Suggested readings, #139

Here it is, a rundown of interesting articles I’ve come across recently, to consider for your weekend readings:

Yes, the Great Books make us better people. Roosevelt Montás came to the United States from the Dominican Republic as a child, got his bachelor’s, master’s and Ph.D. from Columbia and ultimately came to run its Core Curriculum program. This is a slate of courses required of all Columbia undergraduates that includes a major component on what is commonly referred to as the Great Books. Now, he’s written a combination memoir and call to arms. … (New York Times)

Calculate but don’t shut up. Physics is important. We rely on it to provide us with valid conceptions of the nature of the physical world and how it works, conceptions that underpin almost every aspect of our technologically advanced society. At root, physics as a discipline relies on foundational theories of space and time, and of matter and light. For the most part, physicists are content to make use of foundational theories that have remained broadly unchanged for centuries. These are good enough for most practical purposes. But as they explore the physics of the very fast, or of the very small, or as they ponder the large-scale structure of the Universe, they reach for younger theories that were established only a century ago. These are quantum mechanics and Albert Einstein’s theories of relativity. … (Aeon)

How physics can help COVID-proof everyday life. The emergence of a new variant of the coronavirus has put a constellation of researchers – virologists, immunologists and epidemiologists chief among them – in the hot seat as political leaders and public health experts seek answers to questions about how transmissible it is and whether it erodes pre-existing immunity. But while attention for the moment is on the life sciences, physicists also have a role to play in stopping the virus that causes COVID-19. Indeed, in the longer term, insights from physics could drastically reduce transmission of other respiratory pathogens, too. … (Physics World) [Maybe, but I’m not at all convinced by the first experiment mentioned. See if you can spot the potential issue.]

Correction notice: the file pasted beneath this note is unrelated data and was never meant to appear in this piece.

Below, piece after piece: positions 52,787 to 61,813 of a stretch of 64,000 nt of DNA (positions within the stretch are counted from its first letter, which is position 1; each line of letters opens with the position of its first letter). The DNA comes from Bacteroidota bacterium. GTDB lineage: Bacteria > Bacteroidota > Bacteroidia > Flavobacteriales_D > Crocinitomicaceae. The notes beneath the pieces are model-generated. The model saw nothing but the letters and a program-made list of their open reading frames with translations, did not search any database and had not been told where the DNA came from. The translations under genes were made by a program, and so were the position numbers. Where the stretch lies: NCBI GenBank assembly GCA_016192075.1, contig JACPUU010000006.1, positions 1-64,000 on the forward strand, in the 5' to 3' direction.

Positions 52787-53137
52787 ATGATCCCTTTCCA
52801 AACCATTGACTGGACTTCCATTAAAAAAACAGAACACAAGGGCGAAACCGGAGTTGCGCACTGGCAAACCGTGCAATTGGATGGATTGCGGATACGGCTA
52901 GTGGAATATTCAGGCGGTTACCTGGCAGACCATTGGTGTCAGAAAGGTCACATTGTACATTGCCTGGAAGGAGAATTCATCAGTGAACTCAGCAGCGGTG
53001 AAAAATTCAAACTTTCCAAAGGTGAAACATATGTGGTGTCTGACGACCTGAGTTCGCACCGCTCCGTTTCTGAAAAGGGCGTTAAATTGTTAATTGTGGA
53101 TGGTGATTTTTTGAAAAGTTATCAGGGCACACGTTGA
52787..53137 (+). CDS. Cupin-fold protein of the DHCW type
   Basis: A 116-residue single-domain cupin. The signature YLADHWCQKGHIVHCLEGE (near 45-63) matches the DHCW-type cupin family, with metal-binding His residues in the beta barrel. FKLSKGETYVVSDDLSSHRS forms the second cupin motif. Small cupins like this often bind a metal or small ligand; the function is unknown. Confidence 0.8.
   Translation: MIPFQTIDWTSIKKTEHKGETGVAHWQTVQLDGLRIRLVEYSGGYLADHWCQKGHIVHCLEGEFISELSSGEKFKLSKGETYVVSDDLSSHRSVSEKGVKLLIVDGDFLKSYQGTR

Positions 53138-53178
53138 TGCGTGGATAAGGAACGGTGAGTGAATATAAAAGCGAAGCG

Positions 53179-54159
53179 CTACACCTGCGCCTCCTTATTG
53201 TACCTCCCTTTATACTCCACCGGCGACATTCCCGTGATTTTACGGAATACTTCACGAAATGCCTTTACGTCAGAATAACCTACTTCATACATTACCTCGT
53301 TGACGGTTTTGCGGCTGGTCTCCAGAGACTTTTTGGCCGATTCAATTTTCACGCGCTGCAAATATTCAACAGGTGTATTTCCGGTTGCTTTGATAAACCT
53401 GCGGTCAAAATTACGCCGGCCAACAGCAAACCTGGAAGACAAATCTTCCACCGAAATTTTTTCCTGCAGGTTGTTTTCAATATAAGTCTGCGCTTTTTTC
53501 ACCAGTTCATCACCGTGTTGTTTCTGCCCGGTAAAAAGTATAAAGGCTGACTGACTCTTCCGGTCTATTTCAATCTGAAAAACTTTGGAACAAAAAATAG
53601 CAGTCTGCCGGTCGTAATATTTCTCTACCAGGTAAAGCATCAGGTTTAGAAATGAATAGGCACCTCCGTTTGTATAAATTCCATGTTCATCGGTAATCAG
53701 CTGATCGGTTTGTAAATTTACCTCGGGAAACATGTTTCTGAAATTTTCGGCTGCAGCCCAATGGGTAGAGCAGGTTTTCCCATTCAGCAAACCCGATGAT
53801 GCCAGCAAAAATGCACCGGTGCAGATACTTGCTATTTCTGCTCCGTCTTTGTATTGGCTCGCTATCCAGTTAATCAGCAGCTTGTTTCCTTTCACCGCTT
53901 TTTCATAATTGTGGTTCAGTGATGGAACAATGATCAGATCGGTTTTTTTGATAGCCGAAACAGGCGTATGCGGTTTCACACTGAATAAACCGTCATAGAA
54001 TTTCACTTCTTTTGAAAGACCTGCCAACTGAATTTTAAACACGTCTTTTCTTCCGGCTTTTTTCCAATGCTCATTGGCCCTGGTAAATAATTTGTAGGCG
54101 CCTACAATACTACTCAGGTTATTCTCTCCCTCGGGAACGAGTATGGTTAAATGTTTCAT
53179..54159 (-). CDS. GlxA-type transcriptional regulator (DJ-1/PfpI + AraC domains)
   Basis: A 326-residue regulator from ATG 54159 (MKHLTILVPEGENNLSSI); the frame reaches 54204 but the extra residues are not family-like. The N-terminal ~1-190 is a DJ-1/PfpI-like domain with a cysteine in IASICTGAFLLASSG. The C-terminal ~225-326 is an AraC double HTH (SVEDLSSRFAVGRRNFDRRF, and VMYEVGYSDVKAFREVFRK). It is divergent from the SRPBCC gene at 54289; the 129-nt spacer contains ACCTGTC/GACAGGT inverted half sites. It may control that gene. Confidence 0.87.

What it’s like to learn you’re going to die. Nessa Coyle calls it the “existential slap”—that moment when a dying person first comprehends, on a gut level, that death is close. For many, the realization comes suddenly: “The usual habit of allowing thoughts of death to remain in the background is now impossible,” Coyle, a nurse and palliative-care pioneer, has written. “Death can no longer be denied.” I don’t know exactly when my mother, who eventually died of metastatic breast cancer, encountered her existential crisis. But I have a guess: My parents waited a day after her initial diagnosis before calling my brother, my sister, and me. They reached me first. My father is not a terribly calm man, but he said, very calmly, something to this effect: “Your mother has been diagnosed with breast cancer.” … (the Atlantic)

Stay mad: on Myisha Cherry’s “The Case for Rage.” “KEEP CALM AND carry on,” the cliché insists. But in the face of racism, it’s the wrong approach. In her new book, The Case for Rage: Why Anger Is Essential to Anti-Racist Struggle, Myisha Cherry urges instead, “Get angry!” The Stoic philosopher Seneca famously saw anger as a madness, “hideous and wild […] raging with an utterly inhuman lust for arms, blood, and tortures.” He assumed angry people behave badly — but Seneca’s assumption says more about him than it does about anger. … (LA Review of Books) [With all due respect to my friend Skye, I think Seneca was right and Cherry off the mark.]